20 Fricken 20.
How does one wrap up a year like 2020?
Personally, I tend to think of years in terms of themes or trends, and this year’s theme has been a game called “Calamity Whack-A-Mole.”
No, not like that.
For us, in 2020, we were the mole, ducking and disappearing before popping up elsewhere as various challenges rained down on the country. We bobbed and weaved to avoid everything from campground shutdowns to viral outbreaks to terrible weather to civil unrest.
While we cancelled plans more frequently than ever before, and rerouted multiple times, overall, we recognize we’ve been very fortunate. Really, the west coast wildfires were the only major disaster that impacted us significantly.
It’s even weirder because I kind of think I might have brought this whole social distancing nightmare down upon humanity.
And no, I’m not just being dramatic.
I started 2020 by mercilessly mocking a certain subset of folks who post ridiculous pictures on Instagram. And, importantly, I ended that post by imagining myself standing on top of my RV surrounded by a commune of friendly possums raising a glass of wine and toasting 2020 (If you have no idea what the hell I’m talking about, you can read the post here.)
In the meantime, in February, in what has since become known as history’s greatest illustration of the saying “Be careful what you wish for because you might just get it,” I actually complained about spending too much time socializing.
That’s right. This schmuck, right here, wrote a post about how, after several months of traveling up and down the East Coast meeting up with friends and family, she could really use a break from all the socializing. In fact, after explaining our plans to rent an Air BnB in Austin for two months, I said we were looking forward to “making like monks” and not talking to anyone for a while.
Seriously. I said that.
To which, by all indications, the universe responded, “Oh yeah??? I’ll fix your ass, you ungrateful jerk!!”
And then followed through. In epic form.
I am SUCH an asshole.
Lucking Out During an Unlucky Year
Anyway, speaking of Austin, our visit there was the first of several times this year when we felt we’d lucked out. We were already in the city, moved into our rental, when, without warning, hundreds of other fulltime RVers were evicted from their campgrounds and left scrambling for somewhere safe to go. Not only did campgrounds close down, but many public lands and utilities (fresh water, dump stations, highway rest areas, etc.), and even state and international borders closed, leaving countless nomads desperately searching for some sort of solid ground upon which to land.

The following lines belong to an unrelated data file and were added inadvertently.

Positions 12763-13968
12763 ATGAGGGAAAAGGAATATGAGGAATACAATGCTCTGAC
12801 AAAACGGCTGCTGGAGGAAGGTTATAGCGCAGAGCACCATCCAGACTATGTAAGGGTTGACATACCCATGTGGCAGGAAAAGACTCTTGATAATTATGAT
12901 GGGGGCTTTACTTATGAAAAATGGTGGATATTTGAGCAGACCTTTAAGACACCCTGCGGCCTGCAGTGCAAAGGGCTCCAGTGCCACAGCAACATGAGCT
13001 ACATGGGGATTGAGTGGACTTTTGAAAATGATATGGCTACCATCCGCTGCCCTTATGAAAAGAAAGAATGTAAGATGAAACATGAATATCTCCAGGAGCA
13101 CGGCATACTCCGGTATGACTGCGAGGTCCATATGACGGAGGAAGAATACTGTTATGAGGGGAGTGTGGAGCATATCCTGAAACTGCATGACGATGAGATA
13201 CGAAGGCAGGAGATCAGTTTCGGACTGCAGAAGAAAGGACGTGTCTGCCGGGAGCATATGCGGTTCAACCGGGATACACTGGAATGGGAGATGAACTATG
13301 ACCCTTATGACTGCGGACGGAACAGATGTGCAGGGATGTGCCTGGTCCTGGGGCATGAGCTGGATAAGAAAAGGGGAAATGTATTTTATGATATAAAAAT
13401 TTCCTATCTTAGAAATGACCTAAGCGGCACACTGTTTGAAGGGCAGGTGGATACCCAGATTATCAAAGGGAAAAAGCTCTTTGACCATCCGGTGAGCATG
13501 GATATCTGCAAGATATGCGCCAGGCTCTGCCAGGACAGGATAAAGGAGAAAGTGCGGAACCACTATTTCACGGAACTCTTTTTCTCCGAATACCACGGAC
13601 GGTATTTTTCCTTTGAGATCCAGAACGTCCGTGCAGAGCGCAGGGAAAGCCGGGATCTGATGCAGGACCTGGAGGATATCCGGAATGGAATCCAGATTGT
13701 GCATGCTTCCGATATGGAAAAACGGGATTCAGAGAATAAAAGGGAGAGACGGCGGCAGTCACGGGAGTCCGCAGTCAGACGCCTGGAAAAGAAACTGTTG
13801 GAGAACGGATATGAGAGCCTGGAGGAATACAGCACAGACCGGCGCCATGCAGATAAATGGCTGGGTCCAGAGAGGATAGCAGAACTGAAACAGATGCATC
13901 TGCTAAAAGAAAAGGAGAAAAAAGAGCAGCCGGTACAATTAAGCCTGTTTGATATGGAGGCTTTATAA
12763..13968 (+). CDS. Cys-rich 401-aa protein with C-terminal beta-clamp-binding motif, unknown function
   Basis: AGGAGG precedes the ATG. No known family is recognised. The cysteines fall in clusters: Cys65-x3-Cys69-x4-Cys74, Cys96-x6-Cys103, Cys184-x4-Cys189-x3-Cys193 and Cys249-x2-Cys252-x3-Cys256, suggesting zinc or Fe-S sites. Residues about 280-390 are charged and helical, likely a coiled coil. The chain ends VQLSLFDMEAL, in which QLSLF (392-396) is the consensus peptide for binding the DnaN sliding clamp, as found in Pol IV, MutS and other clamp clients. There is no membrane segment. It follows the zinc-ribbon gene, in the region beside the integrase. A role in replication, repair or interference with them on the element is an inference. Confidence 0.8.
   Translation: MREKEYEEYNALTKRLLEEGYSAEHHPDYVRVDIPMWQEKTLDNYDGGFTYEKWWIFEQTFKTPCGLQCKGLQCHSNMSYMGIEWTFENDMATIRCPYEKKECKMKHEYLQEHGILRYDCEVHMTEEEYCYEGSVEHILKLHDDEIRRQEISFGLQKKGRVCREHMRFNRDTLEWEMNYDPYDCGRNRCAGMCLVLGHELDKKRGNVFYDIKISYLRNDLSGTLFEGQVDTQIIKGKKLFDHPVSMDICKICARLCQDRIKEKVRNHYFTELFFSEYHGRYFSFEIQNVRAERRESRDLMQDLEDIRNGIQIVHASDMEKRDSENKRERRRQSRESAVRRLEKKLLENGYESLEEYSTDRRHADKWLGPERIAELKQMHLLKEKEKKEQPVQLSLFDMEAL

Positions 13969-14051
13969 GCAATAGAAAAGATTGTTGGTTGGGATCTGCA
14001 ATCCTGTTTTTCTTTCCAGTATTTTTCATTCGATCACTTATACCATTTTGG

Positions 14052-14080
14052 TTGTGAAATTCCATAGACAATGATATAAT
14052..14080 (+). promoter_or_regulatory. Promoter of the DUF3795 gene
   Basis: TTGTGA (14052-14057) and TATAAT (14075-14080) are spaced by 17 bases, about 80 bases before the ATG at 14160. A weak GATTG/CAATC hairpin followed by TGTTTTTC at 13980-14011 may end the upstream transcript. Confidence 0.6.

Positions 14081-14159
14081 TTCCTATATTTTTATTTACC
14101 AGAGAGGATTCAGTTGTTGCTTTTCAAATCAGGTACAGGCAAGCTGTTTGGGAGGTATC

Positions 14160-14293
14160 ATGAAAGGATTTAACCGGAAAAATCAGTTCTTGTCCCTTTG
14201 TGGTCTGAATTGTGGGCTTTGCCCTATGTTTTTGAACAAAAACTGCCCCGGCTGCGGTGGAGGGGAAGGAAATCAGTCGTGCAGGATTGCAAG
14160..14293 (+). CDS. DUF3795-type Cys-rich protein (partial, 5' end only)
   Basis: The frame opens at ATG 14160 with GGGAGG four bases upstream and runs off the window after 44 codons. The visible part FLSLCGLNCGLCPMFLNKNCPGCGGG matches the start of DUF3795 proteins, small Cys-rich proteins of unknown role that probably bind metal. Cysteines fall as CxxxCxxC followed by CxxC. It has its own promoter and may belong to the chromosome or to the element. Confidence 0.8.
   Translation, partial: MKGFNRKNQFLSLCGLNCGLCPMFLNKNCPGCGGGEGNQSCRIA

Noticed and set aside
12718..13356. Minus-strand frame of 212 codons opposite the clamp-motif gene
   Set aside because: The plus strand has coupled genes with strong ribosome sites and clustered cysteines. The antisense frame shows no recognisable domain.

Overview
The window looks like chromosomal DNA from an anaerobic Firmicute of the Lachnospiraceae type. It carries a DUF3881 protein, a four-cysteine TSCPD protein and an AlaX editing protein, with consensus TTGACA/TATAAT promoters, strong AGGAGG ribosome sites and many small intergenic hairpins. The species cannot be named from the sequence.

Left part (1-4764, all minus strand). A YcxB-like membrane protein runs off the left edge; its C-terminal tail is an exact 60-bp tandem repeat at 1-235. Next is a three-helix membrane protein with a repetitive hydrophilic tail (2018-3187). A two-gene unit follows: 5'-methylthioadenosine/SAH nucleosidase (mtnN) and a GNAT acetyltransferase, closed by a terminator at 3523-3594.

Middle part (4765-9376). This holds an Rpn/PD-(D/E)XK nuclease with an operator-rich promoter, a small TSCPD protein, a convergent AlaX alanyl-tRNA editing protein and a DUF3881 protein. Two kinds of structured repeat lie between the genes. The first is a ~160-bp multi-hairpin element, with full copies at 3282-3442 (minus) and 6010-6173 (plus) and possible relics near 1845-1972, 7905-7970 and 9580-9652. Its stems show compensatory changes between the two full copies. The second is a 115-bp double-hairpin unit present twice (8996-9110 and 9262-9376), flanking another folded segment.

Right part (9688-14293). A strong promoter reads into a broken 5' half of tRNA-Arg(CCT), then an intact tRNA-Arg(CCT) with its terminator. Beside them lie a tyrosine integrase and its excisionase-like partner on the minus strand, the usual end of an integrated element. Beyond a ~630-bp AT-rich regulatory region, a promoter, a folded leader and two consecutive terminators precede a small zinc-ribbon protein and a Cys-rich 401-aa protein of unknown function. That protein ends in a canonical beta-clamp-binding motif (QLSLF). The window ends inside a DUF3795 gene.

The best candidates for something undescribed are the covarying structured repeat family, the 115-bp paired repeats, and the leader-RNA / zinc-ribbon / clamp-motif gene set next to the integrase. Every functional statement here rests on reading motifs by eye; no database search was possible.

We knew we’d dodged a bullet.
Austin has always been good to us and this time was no different. In fact, when our house stay was over, we decided to stick around for another six weeks at a local RV park. We couldn’t do much, but we got a nice space, in a nice park, and we had everything we needed. We were incredibly thankful to have landed where we did when we did.
Eventually, though, the relentless Texas heat chased us north. As we sought out cooler weather and beautiful hiking trails, we traveled through Idaho, Montana, Washington, and Oregon – all of which had relatively low infection numbers during our visits. In fact, until this month – December – we’ve managed to stay in areas that were comparably safe and where people, for the most part, were taking public health measures seriously:
Unfortunately, our luck ran out this month. While our first couple weeks in San Diego were good, the numbers throughout California have now exploded. Most of the state is under some sort of lockdown order, local ICU capacity is at 0%, and we find ourselves in the epicenter of the current surge.
And that leads me back to my January Instagram post.
Ricky and Rhonda
Remember how that post ended with me imagining myself standing on top of our motorhome with a bunch of possums? Well, funny story…
About two weeks into our visit to San Diego, Kevin goes outside one day and notices a bunch of paw prints on the table he uses for his grill. The following day, I pick up Thor’s outside water bowl to change out the water, and I find it’s full of dirt. We assume a stray cat or some other animal has been wandering onto our patio in the middle of the night making a mess of things.
No big deal.
The following night, right around midnight, we hear squeaking noises outside, and Thor starts getting really agitated. Kevin and I look at each other, completely perplexed. There are plenty of other dogs in the campground, so it’s not unusual to hear squeaky toys, but at midnight? Not so much. Plus, the sound seems to be coming from somewhere really close, and none of our immediate neighbors have dogs.
I say, “You know, we left Wubba outside on the patio.”
If you’re unfamiliar, a Wubba is a particular dog toy that looks like this:
Thor loves them and has had many different versions. Small Wubbas, large Wubbas, and, in the case of the one on the patio that night, extra large Wubbas.